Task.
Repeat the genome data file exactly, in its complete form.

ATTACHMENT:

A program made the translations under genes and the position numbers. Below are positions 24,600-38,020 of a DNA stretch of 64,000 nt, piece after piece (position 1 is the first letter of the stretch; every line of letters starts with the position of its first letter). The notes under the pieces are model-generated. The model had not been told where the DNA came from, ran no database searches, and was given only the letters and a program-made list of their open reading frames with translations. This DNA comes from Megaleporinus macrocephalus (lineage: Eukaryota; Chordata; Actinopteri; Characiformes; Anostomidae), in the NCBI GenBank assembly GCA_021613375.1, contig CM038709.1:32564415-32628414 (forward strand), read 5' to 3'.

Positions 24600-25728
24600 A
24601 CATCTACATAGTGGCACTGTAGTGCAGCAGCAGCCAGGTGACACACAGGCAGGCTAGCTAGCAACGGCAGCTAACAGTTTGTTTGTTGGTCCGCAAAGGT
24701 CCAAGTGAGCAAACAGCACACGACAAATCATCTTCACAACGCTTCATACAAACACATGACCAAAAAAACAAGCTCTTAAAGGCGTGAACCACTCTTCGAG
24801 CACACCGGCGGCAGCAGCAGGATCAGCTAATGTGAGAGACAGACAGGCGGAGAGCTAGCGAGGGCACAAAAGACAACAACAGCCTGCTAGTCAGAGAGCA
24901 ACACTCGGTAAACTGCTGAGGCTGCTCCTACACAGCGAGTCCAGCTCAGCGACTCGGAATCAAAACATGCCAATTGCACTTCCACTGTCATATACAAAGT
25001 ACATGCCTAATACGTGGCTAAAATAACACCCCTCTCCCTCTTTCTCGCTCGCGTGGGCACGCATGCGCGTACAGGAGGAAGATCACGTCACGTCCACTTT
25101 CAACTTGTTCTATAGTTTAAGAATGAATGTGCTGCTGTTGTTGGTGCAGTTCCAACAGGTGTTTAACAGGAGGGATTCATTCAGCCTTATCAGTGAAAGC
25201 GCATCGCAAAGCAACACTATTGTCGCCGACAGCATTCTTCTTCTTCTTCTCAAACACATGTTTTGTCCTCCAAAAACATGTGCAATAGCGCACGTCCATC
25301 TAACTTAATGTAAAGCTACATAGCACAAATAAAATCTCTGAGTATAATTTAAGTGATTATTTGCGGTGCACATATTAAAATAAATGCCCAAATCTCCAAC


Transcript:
A program made the translations under genes and the position numbers. Below are positions 24,600-38,020 of a DNA stretch of 64,000 nt, piece after piece (position 1 is the first letter of the stretch; every line of letters starts with the position of its first letter). The notes under the pieces are model-generated. The model had not been told where the DNA came from, ran no database searches, and was given only the letters and a program-made list of their open reading frames with translations. This DNA comes from Megaleporinus macrocephalus (lineage: Eukaryota; Chordata; Actinopteri; Characiformes; Anostomidae), in the NCBI GenBank assembly GCA_021613375.1, contig CM038709.1:32564415-32628414 (forward strand), read 5' to 3'.

Positions 24600-25728
24600 A
24601 CATCTACATAGTGGCACTGTAGTGCAGCAGCAGCCAGGTGACACACAGGCAGGCTAGCTAGCAACGGCAGCTAACAGTTTGTTTGTTGGTCCGCAAAGGT
24701 CCAAGTGAGCAAACAGCACACGACAAATCATCTTCACAACGCTTCATACAAACACATGACCAAAAAAACAAGCTCTTAAAGGCGTGAACCACTCTTCGAG
24801 CACACCGGCGGCAGCAGCAGGATCAGCTAATGTGAGAGACAGACAGGCGGAGAGCTAGCGAGGGCACAAAAGACAACAACAGCCTGCTAGTCAGAGAGCA
24901 ACACTCGGTAAACTGCTGAGGCTGCTCCTACACAGCGAGTCCAGCTCAGCGACTCGGAATCAAAACATGCCAATTGCACTTCCACTGTCATATACAAAGT
25001 ACATGCCTAATACGTGGCTAAAATAACACCCCTCTCCCTCTTTCTCGCTCGCGTGGGCACGCATGCGCGTACAGGAGGAAGATCACGTCACGTCCACTTT
25101 CAACTTGTTCTATAGTTTAAGAATGAATGTGCTGCTGTTGTTGGTGCAGTTCCAACAGGTGTTTAACAGGAGGGATTCATTCAGCCTTATCAGTGAAAGC
25201 GCATCGCAAAGCAACACTATTGTCGCCGACAGCATTCTTCTTCTTCTTCTCAAACACATGTTTTGTCCTCCAAAAACATGTGCAATAGCGCACGTCCATC
25301 TAACTTAATGTAAAGCTACATAGCACAAATAAAATCTCTGAGTATAATTTAAGTGATTATTTGCGGTGCACATATTAAAATAAATGCCCAAATCTCCAAC